In my previous two posts about Photo Basel, I presented you some impressive photo works including Kathrin Linkersdorff's flower series. Today's post is the last one about this exhibition. Let's start from a local Swiss artist.
Roger Humbert was born in Basel in 1929, and he is a pioneer of Concrete Photography. He said "I photograph the light."
Here is an introduction about him and his experiments on photography:
Concrete photography focuses on the medium itself. ‘Concrete’ is the opposite of ‘abstract’. It creates images without signifiers or referentiality but to display structural characteristics. Common examples are works that utilize light sensitive materials to create images or objects that interact with visible light.
Humbert made photograms (cameraless photos) using experimental light sources from the 1950s to the 2000s. Like the nature scientists who explored to gain scientific records of natural objects, Humbert carried out experiments in his lab by using form elements such as grids, stencils and punch cards.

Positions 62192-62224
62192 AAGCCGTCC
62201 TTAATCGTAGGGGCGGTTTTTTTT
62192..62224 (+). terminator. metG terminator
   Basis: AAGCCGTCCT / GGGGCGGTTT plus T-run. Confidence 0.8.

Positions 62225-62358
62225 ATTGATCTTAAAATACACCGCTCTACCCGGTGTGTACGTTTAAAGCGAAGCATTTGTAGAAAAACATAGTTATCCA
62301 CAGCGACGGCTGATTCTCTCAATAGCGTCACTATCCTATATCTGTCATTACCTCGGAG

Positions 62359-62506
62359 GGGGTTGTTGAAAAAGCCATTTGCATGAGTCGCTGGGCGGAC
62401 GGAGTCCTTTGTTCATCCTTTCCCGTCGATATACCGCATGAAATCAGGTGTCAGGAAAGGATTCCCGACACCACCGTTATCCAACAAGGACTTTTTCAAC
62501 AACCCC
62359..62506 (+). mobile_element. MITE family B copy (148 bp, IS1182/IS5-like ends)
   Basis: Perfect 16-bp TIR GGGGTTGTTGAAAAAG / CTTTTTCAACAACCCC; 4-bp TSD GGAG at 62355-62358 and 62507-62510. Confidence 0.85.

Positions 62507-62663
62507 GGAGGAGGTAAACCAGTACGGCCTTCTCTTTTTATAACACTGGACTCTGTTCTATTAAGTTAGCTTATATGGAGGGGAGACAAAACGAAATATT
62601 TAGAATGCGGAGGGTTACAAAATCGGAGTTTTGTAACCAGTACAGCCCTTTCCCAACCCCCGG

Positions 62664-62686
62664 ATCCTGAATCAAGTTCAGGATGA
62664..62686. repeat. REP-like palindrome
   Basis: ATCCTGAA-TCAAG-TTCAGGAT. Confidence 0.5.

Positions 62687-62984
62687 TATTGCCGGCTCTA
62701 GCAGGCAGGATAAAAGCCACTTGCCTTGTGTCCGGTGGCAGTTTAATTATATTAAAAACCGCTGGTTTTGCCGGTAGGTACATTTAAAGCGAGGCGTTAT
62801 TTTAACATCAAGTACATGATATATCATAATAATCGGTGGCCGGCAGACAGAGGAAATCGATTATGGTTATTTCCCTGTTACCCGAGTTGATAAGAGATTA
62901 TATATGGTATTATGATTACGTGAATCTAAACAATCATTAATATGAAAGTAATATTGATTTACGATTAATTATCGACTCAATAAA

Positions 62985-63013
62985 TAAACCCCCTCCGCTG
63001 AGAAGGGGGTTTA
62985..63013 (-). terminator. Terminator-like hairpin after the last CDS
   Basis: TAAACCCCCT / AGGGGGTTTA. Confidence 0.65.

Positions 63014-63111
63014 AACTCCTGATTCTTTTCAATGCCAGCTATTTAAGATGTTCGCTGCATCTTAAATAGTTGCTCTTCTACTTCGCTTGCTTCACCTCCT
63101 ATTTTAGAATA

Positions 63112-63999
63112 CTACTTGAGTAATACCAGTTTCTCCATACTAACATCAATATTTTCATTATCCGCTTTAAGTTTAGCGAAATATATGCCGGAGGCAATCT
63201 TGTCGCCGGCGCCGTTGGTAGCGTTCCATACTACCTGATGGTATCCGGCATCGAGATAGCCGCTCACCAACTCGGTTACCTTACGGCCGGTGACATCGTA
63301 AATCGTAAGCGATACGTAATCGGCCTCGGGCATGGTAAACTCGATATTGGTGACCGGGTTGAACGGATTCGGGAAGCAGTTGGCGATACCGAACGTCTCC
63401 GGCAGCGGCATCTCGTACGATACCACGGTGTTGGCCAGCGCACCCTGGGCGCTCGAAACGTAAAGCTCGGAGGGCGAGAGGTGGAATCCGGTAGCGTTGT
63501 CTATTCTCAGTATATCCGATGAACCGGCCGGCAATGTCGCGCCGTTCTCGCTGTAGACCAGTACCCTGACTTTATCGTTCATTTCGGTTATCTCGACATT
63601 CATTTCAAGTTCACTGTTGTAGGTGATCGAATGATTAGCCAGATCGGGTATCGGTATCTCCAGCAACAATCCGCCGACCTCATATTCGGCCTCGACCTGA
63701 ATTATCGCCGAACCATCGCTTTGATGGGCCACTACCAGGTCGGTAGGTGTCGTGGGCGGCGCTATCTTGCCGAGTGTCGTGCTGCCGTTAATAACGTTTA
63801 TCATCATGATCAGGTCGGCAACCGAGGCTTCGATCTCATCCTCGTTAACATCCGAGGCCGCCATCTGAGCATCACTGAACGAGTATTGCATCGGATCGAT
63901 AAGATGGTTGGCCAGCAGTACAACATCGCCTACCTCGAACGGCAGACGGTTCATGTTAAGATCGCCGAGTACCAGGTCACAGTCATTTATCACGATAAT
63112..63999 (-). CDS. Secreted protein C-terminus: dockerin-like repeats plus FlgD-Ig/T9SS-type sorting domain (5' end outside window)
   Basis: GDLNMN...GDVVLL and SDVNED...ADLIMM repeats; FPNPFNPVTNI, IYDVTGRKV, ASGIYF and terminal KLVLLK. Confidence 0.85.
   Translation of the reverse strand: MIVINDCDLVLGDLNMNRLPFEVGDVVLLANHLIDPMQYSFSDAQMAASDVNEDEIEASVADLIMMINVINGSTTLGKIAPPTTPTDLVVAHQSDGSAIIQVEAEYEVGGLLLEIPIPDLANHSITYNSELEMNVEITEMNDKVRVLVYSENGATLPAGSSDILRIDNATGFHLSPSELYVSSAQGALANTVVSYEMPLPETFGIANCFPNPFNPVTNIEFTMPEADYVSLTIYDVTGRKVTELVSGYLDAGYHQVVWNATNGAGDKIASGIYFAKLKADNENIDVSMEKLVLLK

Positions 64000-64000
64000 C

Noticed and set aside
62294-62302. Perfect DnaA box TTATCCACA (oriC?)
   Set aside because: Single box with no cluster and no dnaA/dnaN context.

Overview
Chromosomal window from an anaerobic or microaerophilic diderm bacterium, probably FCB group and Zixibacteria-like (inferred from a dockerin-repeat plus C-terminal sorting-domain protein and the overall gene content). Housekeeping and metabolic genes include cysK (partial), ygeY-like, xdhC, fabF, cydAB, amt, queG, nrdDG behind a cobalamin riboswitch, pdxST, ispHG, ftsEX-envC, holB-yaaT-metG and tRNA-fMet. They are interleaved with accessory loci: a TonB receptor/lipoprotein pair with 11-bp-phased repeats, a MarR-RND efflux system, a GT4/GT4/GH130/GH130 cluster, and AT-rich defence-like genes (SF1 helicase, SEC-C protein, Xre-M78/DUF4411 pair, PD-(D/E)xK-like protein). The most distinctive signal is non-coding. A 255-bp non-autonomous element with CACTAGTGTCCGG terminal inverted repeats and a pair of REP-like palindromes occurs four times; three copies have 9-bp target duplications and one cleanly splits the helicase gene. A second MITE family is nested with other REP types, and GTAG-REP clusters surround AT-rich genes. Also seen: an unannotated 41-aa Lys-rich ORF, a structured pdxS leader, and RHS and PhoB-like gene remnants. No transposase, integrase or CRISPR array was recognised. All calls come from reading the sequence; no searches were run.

The abstract color photos you see here are from 1972. Humbert placed Plexiglas elements on glass plates and let colored light shine from below. The analog photos were taken by him with a Hasselblad 6×6.
Later from 2008 to 2012, Humbert transferred his work in the darkroom to the digital Concrete Photographs. Just like the earlier analog ones, the focus lies on the mysterious quality of light. Instead, new digital techniques have been explored to construct the images.
Below are some more photo works that impressed me from the exhibition:
图文 by Donica，谢谢来访！=)
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